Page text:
Making Sense of Loss:
5 Ways You Can Support a Senior Who Has Lost a Spouse
No one is ever the same after losing a spouse. For older adults, losing their life partner can leave them feeling helpless, confused and overwhelmed. Unfortunately, there are a lot of loose ends that need to be tied up after the death of a loved one. That’s why it is important to find ways to support friends and family, and especially seniors, throughout this seemingly impossible process. Here are six elements to consider when supporting a senior through the loss of their spouse.
Get Help to Figure Out Their Finances
Thinking about money seems pointless when dealing with loss. Unfortunately, there are many costs to consider when someone has died. During these difficult times, it can be helpful to consult a financial planner to sort through life insurance policies and matters dealing with estates. Seniors often need assistance to figure out how to go about paying for burial expenses and final medical bills, while ensuring they will have enough to cover their own budget. Consulting a professional makes sense to avoid further financial complications.
Assist With Memorial Service Plans
There are quite a few decisions to be made when deciding how best to memorialize a loved one. A senior who has lost their spouse may be in no shape to make these final choices on their own, but you can help by providing assistance. Ask around about funeral homes and services in their area, and then sit down and talk about their spouse’s final wishes before meeting with funeral planners. Keep their budget in mind when handling this business, since funeral expenses can easily get out of control. For some, cremation may be a better option, so help them keep an open mind while planning services.
Be Prepared to Discuss Other Important Decisions
Memorial plans are usually not the only tough decisions that need to be made after the death of a senior spouse. While in these initial stages of mourning, it’s important to think through any choices that could impact the rest of your loved one’s life. Many times, older adults may want to stay in their current home for sentimental reasons, but moving could be the better choice in terms of finances. Moving to a smaller home can also make day-to-day life more manageable, especially for seniors with accessibility needs. Sit down with your loved one and talk about these important choices, but try to encourage them to wait to make any life-changing decisions.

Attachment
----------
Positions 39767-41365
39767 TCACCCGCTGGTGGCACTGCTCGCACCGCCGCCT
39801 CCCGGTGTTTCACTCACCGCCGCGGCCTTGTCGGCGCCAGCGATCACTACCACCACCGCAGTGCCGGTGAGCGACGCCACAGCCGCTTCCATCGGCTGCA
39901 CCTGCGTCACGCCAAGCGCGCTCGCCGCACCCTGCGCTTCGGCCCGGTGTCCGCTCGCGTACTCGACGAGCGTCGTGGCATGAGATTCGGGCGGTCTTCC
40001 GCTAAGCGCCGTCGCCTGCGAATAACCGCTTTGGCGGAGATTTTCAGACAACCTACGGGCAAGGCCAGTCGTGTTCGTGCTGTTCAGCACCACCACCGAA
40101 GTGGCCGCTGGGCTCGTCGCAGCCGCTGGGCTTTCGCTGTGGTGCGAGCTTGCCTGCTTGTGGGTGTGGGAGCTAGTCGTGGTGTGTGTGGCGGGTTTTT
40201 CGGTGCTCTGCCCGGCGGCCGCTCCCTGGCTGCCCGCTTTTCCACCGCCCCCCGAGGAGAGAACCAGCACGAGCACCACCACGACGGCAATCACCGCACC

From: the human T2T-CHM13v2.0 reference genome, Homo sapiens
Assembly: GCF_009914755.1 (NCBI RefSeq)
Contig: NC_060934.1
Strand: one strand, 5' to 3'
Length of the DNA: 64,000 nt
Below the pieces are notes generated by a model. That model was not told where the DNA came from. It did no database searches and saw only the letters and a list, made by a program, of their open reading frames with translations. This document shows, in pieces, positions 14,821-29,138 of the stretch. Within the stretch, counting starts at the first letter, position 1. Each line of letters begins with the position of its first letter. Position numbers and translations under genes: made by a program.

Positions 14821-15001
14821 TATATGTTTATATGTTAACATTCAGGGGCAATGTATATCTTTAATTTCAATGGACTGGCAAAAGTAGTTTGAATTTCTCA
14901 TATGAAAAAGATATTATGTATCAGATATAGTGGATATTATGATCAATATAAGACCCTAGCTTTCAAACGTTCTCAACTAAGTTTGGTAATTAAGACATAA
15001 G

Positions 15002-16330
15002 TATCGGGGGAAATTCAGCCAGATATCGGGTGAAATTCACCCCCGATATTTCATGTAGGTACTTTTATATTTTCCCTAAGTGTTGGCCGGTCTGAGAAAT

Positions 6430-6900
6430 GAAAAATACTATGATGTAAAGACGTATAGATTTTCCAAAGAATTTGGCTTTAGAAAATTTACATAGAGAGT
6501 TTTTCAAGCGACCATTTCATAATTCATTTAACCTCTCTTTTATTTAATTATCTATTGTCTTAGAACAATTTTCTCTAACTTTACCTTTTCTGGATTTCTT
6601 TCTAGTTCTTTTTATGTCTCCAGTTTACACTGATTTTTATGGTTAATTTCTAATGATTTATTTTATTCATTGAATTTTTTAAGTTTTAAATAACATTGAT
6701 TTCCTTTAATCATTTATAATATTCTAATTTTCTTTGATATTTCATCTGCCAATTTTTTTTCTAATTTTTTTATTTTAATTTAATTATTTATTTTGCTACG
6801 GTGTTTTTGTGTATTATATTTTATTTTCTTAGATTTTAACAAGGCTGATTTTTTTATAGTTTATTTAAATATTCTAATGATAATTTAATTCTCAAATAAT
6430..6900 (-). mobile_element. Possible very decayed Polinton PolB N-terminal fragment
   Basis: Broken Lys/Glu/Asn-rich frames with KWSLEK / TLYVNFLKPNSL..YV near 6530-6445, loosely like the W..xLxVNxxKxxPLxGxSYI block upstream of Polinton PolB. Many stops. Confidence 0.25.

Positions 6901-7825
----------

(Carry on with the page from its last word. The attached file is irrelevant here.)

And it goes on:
Get Help With Home and Personal Responsibilities
When a senior loses their spouse, they are also losing half of the support around their house. Getting chores done alone can prove impossible for a grieving widow, but luckily, there are ways you can help. If you have time, take care of some of the cleaning and housework for them. Think about enlisting the help of other friends and family members. If you can’t find free help or room in your own schedule, consider helping the widower hire assistance. Paying someone to cook, clean or take care of yard work can take a lot of stress off of a senior in distress.
Stay Strong During The Funeral
Helping out with the household, planning and social support is a wonderful way to care for a grieving loved one, but they will need extra support on the day of the funeral. It’s important for them to be able to focus on saying goodbye, so try to take care of little tasks for them throughout the day. If they have pets, arrange for someone to feed them and take them on walks. Pick up or prepare some trays of comforting food, and have plenty of water available for them to drink throughout the day. While your loved one may not feel like eating or drinking, proper nutrition and hydration will help them stay strong enough for the difficult days ahead.
Saying goodbye to a spouse is never easy. Your love and support, however, can ease some of the additional stress a grieving senior is experiencing. With small steps, you can help guide them through their grief process and put their life back in order.
Jason Lewis is passionate about helping seniors stay healthy and injury-free. He created StrongWell.org to share his tips on senior fitness. In 2002 he became the primary caretaker for his mother after her surgery. From then on, he made it his advocacy to help fellow caregivers in ensuring wellness for seniors.
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